Tuesday, October 22, 2013

Posted by Laurel Garver on Tuesday, October 22, 2013 13 comments
A phrase popularly associated with psychotherapy might be one of the best tools to developing a character your readers will consistently engage with. Keep it at the ready, especially when the plot thickens and action scenes become more frequent. Because those are the places where you'll be most tempted to leave your character's emotions behind. Places where your character is actually likely to have his or her most interesting interior world changes.

Call it your emotional pulse-check tool. Repeat after me:

Photo credit: anitapeppers from morguefile.com
"How does that make you feel?"

Your character has just met someone.
"How does that make you feel?"
The character's first impression might be fear, lust, or sudden peacefulness. Let that reaction come out in her posture, her attitude-filled thoughts, and/or her dialogue.

An obstacle arises. 
"How does that make you feel?" 
The character might react as decisively as you hope, but perhaps he naturally feels beleaguered at first. Unsure. Afraid. Wishing someone would advise or help. Moments like this separate realistic characters from the Mary Sues and Gary Stus, who never waver or falter--the kinds of characters who make readers roll their eyes and say "seriously? nobody really thinks like that."

An important battle is lost.
"How does that make you feel?"  
Watch where your character's heart leans in times of defeat. Is he first of all peevish because of wounded pride? Does his concern go first to his fallen or injured friends? Or is he righteously indignant that the evil ones prevailed and are free to continue hurting others? Don't assume a stock answer. Let your character reveal himself in all his complexity. Perhaps your hero is more narcissistic than he wants to believe, and realizing he over-values his personal pride could become a turning point in his emotional journey.

A love object declares his adoration. 
"How does that make you feel?"
If there have been numerous obstacles keeping your couple apart, let the heroine process them in a moment like this. Then the obstacles won't feel like annoying contrivances the mean author threw in their path for spite. Let her be stunned or tongue-tied, or even sarcastic and lashing out. No one believably does a 180 degree turn in an instant. The turn happens in smaller increments, often with some regression to old positions.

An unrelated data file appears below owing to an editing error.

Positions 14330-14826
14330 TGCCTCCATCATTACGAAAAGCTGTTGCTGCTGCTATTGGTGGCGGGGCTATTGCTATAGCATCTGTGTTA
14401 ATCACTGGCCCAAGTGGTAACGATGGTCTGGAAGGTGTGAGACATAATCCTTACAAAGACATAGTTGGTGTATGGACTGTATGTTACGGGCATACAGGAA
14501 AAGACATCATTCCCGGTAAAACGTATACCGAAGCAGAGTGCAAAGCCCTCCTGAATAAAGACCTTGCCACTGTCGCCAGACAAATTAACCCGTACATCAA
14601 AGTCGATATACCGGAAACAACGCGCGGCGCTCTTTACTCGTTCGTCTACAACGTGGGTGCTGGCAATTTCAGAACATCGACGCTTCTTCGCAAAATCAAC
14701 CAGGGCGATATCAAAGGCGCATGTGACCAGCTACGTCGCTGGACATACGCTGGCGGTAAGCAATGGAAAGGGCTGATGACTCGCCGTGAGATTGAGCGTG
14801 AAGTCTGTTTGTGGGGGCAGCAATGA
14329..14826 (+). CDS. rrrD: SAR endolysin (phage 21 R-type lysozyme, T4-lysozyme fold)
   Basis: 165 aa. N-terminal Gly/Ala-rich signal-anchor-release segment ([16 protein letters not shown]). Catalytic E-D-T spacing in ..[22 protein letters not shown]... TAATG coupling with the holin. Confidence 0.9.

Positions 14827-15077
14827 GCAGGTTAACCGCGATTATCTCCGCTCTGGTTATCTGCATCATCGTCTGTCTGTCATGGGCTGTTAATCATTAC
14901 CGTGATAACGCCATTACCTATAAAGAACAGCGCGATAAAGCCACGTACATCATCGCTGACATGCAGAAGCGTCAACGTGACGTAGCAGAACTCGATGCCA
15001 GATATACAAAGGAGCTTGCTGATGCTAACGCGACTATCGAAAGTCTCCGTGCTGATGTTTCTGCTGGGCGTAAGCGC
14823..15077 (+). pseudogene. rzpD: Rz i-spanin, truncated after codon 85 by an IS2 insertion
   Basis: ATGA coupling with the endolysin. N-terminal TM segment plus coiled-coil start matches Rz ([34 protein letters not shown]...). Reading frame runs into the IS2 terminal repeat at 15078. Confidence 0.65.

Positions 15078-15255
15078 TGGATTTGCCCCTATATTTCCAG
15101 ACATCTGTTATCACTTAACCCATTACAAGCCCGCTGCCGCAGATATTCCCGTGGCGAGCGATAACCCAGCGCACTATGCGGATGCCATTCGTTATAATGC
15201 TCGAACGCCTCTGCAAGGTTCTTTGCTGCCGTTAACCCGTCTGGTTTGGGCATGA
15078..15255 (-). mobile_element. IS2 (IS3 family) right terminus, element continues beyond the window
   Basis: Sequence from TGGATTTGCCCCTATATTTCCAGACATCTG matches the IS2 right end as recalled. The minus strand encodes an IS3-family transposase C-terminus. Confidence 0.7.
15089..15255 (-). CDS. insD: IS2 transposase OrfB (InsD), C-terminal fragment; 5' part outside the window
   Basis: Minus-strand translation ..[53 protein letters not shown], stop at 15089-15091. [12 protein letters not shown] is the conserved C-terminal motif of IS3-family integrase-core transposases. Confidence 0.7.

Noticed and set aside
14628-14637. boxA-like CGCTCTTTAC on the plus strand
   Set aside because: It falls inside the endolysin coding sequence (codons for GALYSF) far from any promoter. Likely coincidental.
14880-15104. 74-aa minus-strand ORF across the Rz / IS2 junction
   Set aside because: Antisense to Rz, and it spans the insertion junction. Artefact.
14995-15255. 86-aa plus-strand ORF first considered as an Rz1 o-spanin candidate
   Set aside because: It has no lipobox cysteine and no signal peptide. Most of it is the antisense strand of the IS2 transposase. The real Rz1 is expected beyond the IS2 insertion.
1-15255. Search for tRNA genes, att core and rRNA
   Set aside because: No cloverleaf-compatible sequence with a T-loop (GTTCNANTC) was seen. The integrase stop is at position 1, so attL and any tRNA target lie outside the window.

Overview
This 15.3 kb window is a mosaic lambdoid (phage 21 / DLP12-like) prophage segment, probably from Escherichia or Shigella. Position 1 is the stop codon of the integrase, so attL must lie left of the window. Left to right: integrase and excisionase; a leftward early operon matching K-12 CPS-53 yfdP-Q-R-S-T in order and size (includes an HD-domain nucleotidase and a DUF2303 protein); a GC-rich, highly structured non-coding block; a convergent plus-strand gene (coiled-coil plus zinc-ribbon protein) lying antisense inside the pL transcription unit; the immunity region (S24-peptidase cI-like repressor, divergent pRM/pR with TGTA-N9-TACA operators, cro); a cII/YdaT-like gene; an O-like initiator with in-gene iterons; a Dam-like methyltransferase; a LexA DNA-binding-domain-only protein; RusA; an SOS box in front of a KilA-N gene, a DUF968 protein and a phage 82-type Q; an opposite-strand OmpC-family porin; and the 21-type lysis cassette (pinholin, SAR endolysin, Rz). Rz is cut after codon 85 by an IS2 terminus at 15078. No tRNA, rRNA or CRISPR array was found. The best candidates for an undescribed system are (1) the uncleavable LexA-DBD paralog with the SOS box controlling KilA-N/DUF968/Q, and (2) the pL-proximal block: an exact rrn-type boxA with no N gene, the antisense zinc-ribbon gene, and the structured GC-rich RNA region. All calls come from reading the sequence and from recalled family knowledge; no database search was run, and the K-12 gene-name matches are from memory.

As I mentioned in the opening, be especially aware of incorporating emotion into action scenes. Clashing swords alone are not nearly so tense as when you can feel one of the sword-wielder's sweaty palms or icy surges of blood-lust. You wouldn't want to stop for a full-blown flashback, but flashes of back-story snippets can be extremely effective for making emotionally realistic action, especially when portraying a traumatized character.

Keep checking your character's emotional pulse throughout the story. Look for opportunities to work in
~physical responses, including gestures and emotion-based sensations
~attitudes, expressed in thought or speech
~processing, both logical and emotional

How might frequent emotional pulse-checks help you improve your story?

13 comments:

  1. Great post, and I see you changed your look around here! I like it! :)

    ReplyDelete
    Replies
    1. Thanks, Jessica. That was my big project recently.

      Delete
  2. Replies
    1. Yep. It needed a look that more clearly communicated genre.

      Delete
  3. I've been trying to do this more and more. It really does help.

    ReplyDelete
    Replies
    1. My favorite revision resource (Manuscript Makeover by Elizabeth Lyon) notes that most manuscripts tend to be thin. In particular, writers skimp on emotional responses.

      Delete
  4. Great advice here, Laurel. It's important to keep track of our character's emotional arcs.

    Happy reading and writing! from Laura Marcella @ Wavy Lines

    ReplyDelete
    Replies
    1. Thanks. Often when I'm revising, I find that scenes that feel a little flat are because I've left the characters' emotions behind. Pulse checks help fix that.

      Delete
  5. Great post! I always refer to character development as psychoanalysis. I totally agree with your advice!

    ReplyDelete
    Replies
    1. Love it. Yeah, I find that much of my best research comes from reading books on psychology. Gainin a better understanding of human nature helps get me unstuck nine times out of ten.

      Delete
  6. I love your new cover! (actually, I loved the old one, too. The old one said a little more about the story, but the new photograph is so evocative). Also, love your new website look!

    Gary Stus made me laugh.. haven't heard the male version of Mary Sue before. But, seriously, this was a good article, a good reminder, esp. with my NaNo project about to start!

    ReplyDelete
    Replies
    1. My old cover image is now an interior illustration, so I didn't jettison it entirely. But the new look I hope communicates YA literary better and intrigues readers too. Evocative is good, right?

      I picked up Gary Stu from the TV tropes site. Funny, right? Hope this does indeed help you with NaNo. Keep taking pulses and you'll keep generating material. :-)

      Delete